After Leak of Racist Remarks in LA, We Need Systemic Change for Indigenous and Black Justice 

October 18, 2022
Elyssa Pachico  | +1 503 347 23 29 | [email protected] 
Myneilles Negron | +1 703 585 6727 | [email protected]


Last week saw the beginning of large-scale mobilizations by the Los Angeles Indigenous and Black communities and allies, after leaked audio revealed racist comments by three city council members and a labor leader. The anti-Indigenous and anti-Black slurs in the secretly recorded conversation rightfully garnered widespread condemnation, but beyond resignations, what’s needed now is long-term systemic change.


There are still many unanswered questions around the leaked conversation — who recorded it back in October 2021? Why was it revealed now? What interests will be strengthened and weakened, in the short and long-term, as the result of this revelation? Ultimately, the recorded conversation between the city council members was a reminder of how internalized oppression and racism can lead to hate and ignorant prejudices across racial and ethnic lines. This must always be rejected, no matter the origin. 


One example of leadership and a path forward is CIELO, an LA-based, Indigenous-women-led non-profit that is a member of the Alianza Americas coalition. CIELO has been at the forefront of leading direct actions across the city, including a Saturday march that called for justice for California’s Oaxacan community. As CIELO has noted, for the LA city government to take a much-needed step in the right direction, it should fully fund a language access plan. That means guaranteeing access to services and/or interpretation in Indigenous languages, from courts to hospitals to other vital city agencies.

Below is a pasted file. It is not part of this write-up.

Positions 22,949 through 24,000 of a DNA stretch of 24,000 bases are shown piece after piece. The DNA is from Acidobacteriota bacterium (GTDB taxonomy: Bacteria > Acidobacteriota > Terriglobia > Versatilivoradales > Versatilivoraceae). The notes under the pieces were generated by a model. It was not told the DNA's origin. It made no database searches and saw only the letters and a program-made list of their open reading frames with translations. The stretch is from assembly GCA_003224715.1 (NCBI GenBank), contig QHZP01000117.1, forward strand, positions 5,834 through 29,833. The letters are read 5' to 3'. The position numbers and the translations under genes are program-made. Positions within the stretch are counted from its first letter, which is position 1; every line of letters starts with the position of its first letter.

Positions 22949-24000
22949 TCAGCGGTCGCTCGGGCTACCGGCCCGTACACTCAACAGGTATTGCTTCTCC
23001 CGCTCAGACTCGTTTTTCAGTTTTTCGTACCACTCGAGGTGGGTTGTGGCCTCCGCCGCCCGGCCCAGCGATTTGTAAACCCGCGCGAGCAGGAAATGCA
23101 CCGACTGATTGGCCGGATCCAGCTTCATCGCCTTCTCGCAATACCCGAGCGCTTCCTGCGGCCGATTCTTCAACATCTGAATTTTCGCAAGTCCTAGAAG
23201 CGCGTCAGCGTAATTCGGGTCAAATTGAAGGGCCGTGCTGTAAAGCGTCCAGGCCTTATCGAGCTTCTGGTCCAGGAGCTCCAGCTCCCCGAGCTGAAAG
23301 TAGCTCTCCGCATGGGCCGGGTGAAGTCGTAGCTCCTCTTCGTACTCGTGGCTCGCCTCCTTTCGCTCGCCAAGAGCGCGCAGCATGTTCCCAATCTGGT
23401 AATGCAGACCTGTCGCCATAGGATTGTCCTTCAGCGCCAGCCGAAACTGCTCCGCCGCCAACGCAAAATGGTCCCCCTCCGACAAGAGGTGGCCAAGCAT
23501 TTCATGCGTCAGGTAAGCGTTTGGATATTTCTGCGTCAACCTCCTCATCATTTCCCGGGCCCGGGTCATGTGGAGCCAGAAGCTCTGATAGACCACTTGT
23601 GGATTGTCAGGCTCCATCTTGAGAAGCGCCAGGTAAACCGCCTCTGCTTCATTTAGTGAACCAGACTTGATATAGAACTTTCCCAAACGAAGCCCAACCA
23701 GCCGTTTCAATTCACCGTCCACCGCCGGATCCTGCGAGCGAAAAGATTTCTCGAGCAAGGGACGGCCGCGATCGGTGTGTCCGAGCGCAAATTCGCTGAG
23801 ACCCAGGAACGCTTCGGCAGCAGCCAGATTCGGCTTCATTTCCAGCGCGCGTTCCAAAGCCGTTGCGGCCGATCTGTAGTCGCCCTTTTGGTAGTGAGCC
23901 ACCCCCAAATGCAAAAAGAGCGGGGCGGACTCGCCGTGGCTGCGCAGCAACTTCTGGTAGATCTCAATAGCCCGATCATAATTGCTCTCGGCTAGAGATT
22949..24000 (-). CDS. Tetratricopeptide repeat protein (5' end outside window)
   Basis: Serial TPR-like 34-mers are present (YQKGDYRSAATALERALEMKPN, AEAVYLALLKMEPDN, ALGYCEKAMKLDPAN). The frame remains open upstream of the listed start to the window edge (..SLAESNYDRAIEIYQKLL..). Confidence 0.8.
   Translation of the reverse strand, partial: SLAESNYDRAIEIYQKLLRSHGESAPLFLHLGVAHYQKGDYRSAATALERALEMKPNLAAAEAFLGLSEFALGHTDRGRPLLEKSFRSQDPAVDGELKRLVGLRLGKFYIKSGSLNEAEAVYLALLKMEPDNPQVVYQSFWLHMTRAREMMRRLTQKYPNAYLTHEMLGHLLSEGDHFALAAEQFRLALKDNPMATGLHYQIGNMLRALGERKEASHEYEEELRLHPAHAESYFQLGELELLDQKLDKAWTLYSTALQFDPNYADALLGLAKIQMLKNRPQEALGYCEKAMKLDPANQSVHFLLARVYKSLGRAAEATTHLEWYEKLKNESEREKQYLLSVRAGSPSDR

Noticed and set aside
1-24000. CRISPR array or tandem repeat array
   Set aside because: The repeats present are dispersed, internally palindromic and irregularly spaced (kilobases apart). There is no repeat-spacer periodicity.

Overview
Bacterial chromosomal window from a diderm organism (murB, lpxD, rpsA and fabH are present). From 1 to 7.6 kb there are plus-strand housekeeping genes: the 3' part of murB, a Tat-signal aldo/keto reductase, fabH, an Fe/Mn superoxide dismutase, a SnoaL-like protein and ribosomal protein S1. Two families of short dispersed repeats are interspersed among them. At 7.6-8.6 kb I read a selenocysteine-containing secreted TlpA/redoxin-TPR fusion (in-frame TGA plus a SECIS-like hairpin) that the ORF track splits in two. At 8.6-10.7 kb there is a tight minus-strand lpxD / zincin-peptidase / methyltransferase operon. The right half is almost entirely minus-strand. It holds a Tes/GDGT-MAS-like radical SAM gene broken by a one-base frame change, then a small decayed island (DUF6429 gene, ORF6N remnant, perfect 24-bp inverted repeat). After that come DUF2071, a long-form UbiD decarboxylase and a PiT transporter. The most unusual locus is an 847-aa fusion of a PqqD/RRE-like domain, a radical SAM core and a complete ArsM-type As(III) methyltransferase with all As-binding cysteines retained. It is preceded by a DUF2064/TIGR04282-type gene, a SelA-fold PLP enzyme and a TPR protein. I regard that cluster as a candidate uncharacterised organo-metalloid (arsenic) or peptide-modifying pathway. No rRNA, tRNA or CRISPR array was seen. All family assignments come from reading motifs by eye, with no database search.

For far too long, racism has made it difficult for Indigenous persons, particularly those of Mesoamerican origin living and working in Los Angeles, to access basic services. Now is the time for the LA city council to demonstrate its commitment to language justice, and stop treating its Mesoamerican Indigenous communities as invisible. 


For Alianza Americas, racial and ethnic prejudice, including by people of Latin American origin, is nothing new. Since our founding in 2004, a central tenet of our work has been incorportating actions intended to help our communities unlearn centuries of oppressive ways of thinking and practices, resulting from the brutal experience of colonization by European powers. The revelations of racist comments by key elected officials in Los Angeles strengthens our resolve to continue working to overcome racial and ethnic prejudice in all its forms, and particularly in its structural and systemic expressions.



Alianza Americas is the premier transnational advocacy network of Latin American migrant-led organizations working in the United States, across the Americas, and globally to create an inclusive, equitable and sustainable way of life for communities across North, Central and South America. In 2022, Alianza integrated with, establishing a stronger digital organizing powerhouse.  

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